This applies to the Over/Under odds and of course, to the HDA odds as well. It’s just that with the HDA odds they may be a little bit distorted just before kick-off when the team news is published.

      For example, a favourite ‘fairly’ priced at say, 1.5. Prior to kick-off, it may suddenly drop to 1.45 or 1.4 purely because of a higher demand by the punters. This happening doesn’t change the probability of that team winning – it’s just a reaction to the higher demand.

      But anyway, there are never any ‘massive’ odds changes and these changes don’t have a massive effect on the HO/AO quotient.

  8. 5 November 2018 at 12:41 pm #

    I need clarification on the following please. Apologies if this has been answered, only I looked first of course.

    Q1. If the game that qualified initially drops outside the quotient before KO, should I still back it?
    Q2. If the game didn’t qualify initially but dropped into the quotient range in the run up to KO.

    The way I view the above is;
    If the game was initially outside the quotient a d dropped into it (q.2) I would avoid as market has distorted the price due to bias.
    But I am confused with q.1….as it qualified originally, I perceive it as having more value now even though outside the quotient range before KO.

    Always appreciate your replies.

    Thank you,

    • 6 November 2018 at 9:43 am #

      Hi Mike,

      I’ve got the rule in betting that if something is in doubt, then leave it. It’s always better not to risk anything than to lose money. Although this rule may disqualify a few games, as long as your groups are big enough, there will still be enough matches left to bet on.

      Otherwise, the HDAFU tables are based on odds well before KO. This means that if a game you identified as a qualifier for any of your systems suddenly moves out of the zone just prior to kick-off, then leave it in (Q1). If the game didn’t qualify initially but drops into the range just before kick-off, then don’t play it (Q2).

      The whole idea of the quotient is to allow bettors not to have to check odds movements prior to kick-off.

      Best wishes,

  9. 30 August 2018 at 8:32 pm #

    So far so good. After 1 month and 150 matches, i am almost 20 stakes in profit. I use 14 whole season systems, but have 2 worries.

    Most of the systems I have selected are very profitable in the last 5 seasons, but have an extremely high number of matches – almost all of my systems are with 100-120 matches per season, the draws in Netherlands are nearly 170! Is that a problem?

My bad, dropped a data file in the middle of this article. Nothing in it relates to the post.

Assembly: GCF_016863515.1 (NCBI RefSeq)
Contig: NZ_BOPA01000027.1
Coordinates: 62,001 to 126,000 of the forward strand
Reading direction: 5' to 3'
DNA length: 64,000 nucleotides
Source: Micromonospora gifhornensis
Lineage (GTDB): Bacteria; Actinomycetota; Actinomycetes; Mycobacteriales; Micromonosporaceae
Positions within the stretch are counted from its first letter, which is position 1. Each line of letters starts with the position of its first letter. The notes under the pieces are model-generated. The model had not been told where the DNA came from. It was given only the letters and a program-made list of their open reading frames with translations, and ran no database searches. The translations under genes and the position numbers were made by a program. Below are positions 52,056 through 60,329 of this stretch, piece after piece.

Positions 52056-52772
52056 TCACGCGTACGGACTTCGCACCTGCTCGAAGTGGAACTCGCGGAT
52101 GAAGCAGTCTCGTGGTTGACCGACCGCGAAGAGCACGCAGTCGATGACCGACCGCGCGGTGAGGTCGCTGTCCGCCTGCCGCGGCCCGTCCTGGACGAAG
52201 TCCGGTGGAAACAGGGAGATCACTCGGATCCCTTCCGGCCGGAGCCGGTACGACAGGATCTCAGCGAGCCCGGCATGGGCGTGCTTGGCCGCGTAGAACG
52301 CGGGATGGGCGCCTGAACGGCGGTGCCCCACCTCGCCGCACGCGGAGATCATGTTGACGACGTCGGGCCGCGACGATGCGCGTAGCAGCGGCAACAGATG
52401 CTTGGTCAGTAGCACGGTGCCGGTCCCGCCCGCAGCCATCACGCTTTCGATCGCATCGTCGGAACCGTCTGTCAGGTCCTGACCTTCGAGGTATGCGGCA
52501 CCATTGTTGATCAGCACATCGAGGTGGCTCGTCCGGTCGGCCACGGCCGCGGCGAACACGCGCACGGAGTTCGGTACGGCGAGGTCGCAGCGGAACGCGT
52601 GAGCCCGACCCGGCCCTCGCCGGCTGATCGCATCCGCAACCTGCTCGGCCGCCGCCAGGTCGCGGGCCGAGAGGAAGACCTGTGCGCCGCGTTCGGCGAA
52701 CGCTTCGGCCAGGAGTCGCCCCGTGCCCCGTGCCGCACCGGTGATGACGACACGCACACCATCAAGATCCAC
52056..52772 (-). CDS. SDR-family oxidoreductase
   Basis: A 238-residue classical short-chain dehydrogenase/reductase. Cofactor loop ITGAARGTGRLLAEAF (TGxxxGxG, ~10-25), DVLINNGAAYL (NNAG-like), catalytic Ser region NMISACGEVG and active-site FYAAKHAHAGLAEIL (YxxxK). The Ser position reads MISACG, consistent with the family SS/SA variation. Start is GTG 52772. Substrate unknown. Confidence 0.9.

According to your article about portfolio building, we must try to achieve around 50% projected hitrate. However, the 14 systems with the best Yield that I have found (and I use), have a combined hitrate of just 39,8%. Is that going to lead to huge losing streaks and problems later on? Because I hope that if I manage to survive said streaks, in the end I will have a much higher yield rate than if I choose systems with 50% hitrate.

    • 31 August 2018 at 12:42 pm #

      Hi Rado,

      20 stakes in profit sounds great. Well done!

      To your first question… The larger the group the lower the deviation. From that point, having large groups that is actually a very good thing! However what may become a problem is having enough funds available for betting if there are too many matches being played at the same time. Have you read this article: 2017-18 Winter League Report – Bank Management & Stake Size? By the way, any further questions of this kind are probably also better asked on that article than on the HO/AO Quotient article here.

      With a combined hit rate of as low as 39,8% you may experience very tough losing streaks. Be prepared for that and stick religiously to your staking plan: Sound Staking: Flat Stakes & Ratcheting

      • 3 September 2018 at 11:01 am #

        New update. 200 matches down, 1200 to go 😀 I finished this week in profit again. So far, 6 weeks with profit and only 1 with a loss!

        Everything is going according to plan, with 10 out of the 14 systems in profit. The only very bad system so far is Turkey Favourites, which is running on about 10 stakes loss. My hitrate is 38.1% on 39.8% projected, which is not bad. However, I hope I manage to accumulate enough bank before the inevitable nightmarish mega loss week comes.

        • 3 September 2018 at 11:39 am #

          Hi Rado, as explained in the article Judging the Risk of a Football Betting Portfolio keep judging the performance of the whole portfolio, not of the individual systems within, especially not with the low hit rates you have.

          An achieved hit rate of 38.1% on 39.8% projected is brilliant! Keep going. However, be prepared that you may have a few weeks of losses in a row, not just one. I will write this month another article on losing and winning streaks and also supply a simulation to go with it. But just be prepared, it may become tough at some stage. Therefore, keep sticking to a strict staking plan. Don’t experiment – ever!

          Should you at some stage need a break, here’s an article that you can afford to break during any campaign without having to worry: Starting or Pausing Your 1X2 Portfolio in the Middle of a Season

          Good luck! Keep us posted! 🙂

  10. 27 August 2018 at 11:50 am #

    Thank you Soccerwidow

    Your response has put me at ease and given me a little more confidence. I will certainly keep you posted.

    The articles are great for reference too as is your response to all my queries.up